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Chemoprevention: A 21st century shell game?

Remember shell games? Three shells are shown to an audience and a prize hidden under one of them; then the shells are moved around quickly and the audience is challenged to say which shell conceals the prize. It's a tough game to win, as the shells look alike and are moved quickly

Why do I think about shell games and chemoprevention? Chemoprevention is the healthy person's version of chemotherapy, a way to treat cancer with drugs in addition to, or instead of, surgery or radiation. It can cure a few cancers, such as early ovarian cancer and leukemia, and reduce the risk of recurrence for many other cancers, including breast cancer.

Over 15 years ago, cancer doctors started talking about testing tamoxifen in healthy women. They thought tamoxifen was so safe, compared to other kinds of chemotherapy, that it would be reasonable to use in healthy women. The National Cancer Institute (NCI) began a large study of tamoxifen in healthy women in 1992 and insisted that all women over age 60 were 'high risk' for breast cancer enough to consider taking part.

The Network thought differently, and pointed out that, even if tamoxifen reduced the risk of cancer in healthy women, it would cause so many new problems that women would substitute one disease for another. We got a lot of attention for our point of view (I even got to talk about tamoxifen with the Today Show's Katie Couric) but the NCI trial continued.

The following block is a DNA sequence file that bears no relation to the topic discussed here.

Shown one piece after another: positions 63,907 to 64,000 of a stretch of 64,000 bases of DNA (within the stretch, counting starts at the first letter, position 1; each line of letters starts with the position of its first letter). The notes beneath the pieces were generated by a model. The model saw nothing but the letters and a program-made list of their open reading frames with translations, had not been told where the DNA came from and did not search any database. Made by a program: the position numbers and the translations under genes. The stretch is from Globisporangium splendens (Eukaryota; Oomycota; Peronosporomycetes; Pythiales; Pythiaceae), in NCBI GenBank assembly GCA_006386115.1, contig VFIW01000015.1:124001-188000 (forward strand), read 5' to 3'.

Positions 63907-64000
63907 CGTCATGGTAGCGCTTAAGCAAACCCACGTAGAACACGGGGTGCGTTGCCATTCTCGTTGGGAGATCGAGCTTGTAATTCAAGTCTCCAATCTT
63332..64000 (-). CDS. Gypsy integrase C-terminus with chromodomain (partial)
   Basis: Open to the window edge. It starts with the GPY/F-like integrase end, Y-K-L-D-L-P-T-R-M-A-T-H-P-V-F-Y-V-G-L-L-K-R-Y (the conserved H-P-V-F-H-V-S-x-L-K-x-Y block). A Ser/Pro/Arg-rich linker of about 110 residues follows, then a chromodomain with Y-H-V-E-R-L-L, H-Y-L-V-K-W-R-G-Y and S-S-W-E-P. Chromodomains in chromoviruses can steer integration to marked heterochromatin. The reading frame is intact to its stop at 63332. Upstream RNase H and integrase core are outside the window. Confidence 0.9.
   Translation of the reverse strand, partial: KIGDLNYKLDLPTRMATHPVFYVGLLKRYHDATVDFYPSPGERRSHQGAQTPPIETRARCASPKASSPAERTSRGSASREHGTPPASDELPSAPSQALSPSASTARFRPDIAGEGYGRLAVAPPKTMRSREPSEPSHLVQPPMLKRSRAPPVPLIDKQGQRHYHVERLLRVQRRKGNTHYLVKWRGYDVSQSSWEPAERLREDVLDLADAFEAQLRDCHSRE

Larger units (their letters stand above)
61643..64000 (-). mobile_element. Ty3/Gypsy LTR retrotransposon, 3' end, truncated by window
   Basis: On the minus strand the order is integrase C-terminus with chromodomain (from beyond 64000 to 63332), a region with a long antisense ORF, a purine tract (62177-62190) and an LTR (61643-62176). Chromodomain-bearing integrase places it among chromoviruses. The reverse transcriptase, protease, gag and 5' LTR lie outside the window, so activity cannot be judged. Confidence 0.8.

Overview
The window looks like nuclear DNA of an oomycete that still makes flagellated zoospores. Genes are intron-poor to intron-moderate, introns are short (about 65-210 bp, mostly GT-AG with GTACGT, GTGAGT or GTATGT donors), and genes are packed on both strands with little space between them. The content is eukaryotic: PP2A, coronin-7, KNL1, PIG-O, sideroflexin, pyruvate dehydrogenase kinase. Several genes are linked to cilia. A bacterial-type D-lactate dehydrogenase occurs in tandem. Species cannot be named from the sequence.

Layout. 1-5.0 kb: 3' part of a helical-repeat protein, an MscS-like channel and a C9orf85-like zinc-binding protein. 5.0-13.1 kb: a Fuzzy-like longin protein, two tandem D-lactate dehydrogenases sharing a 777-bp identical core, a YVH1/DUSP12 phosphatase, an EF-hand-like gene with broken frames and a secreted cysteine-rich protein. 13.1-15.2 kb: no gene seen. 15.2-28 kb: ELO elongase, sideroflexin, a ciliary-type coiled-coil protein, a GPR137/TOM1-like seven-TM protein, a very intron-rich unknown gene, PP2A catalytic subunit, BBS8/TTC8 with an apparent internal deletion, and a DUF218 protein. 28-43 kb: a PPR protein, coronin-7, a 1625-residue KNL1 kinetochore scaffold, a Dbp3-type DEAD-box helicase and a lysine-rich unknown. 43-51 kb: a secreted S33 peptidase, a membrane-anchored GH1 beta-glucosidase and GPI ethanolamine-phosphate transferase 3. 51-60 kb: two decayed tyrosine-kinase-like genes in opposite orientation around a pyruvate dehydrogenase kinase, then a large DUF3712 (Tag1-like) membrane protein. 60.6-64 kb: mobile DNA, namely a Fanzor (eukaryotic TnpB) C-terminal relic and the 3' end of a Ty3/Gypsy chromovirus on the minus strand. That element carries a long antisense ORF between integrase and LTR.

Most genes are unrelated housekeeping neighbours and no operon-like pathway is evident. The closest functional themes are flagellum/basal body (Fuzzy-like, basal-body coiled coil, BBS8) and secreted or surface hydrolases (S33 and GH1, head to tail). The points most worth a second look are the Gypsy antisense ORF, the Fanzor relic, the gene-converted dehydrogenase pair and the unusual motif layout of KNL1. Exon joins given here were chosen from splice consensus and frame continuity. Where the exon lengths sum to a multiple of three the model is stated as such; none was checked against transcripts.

The first results were announced in 1998. Just as the chemoprevention enthusiasts predicted, women taking tamoxifen were less likely to develop breast cancer while taking the drug. And just as we predicted, healthy women developed new health problems: blood clots, endometrial cancer, strokes, uterine sarcomas, and even cataracts. That's when the shell game started to emerge. It seemed that those who were intellectually committed to the idea of chemoprevention divided women's bodies into different parts, and talked about the great success with one part (the breast) while downplaying problems caused in other parts of the body They ignored the fact that women are whole people, not parts that can be separated from each other and moved around the table, like shells in a game.

The Journal of the National Cancer Institute published an update of the tamoxifen chemoprevention study recently. * Seven years after the volunteers began taking their drugs, the reduction in breast cancer seems to be continuing, but the complications are growing, too. In fact, when the researchers did a (limited, by our perspective) risk/benefit calculation, they admitted that no healthy woman over 60 should consider taking tamoxifen because it causes many more problems than it prevents.

Sadly, the tamoxifen study spawned more chemoprevention trials; at least three are on-going now, testing raloxifene (first developed to treat osteoporosis) and newer breast cancer chemotherapy drugs anastrozole and exemestane. Like tamoxifen, these new drugs have safety problems, too. NWHN believes that true prevention isn't a shell game. Instead of women lifting up the shell and finding a prize (less breast cancer) they're just as likely to raise a shell and reveal a stroke, blood clot, or other kind of cancer. What kind of shell game is this? In addition to NWHN, several great groups that focus specifically on breast cancer have called for a different approach to prevention. See our website, for more resources.

* Fisher B, Costantino JP ,Wickerham DL et al. 'Tamoxifen for the prevention of breast cancer: current status of the NSAPB P-I study.' JNCI 2005; 97(22):1652-62.

by Cynthia Pearson, Executive Director
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Author:Pearson, Cynthia
Publication:Women's Health Activist
Geographic Code:1USA
Date:Jan 1, 2006
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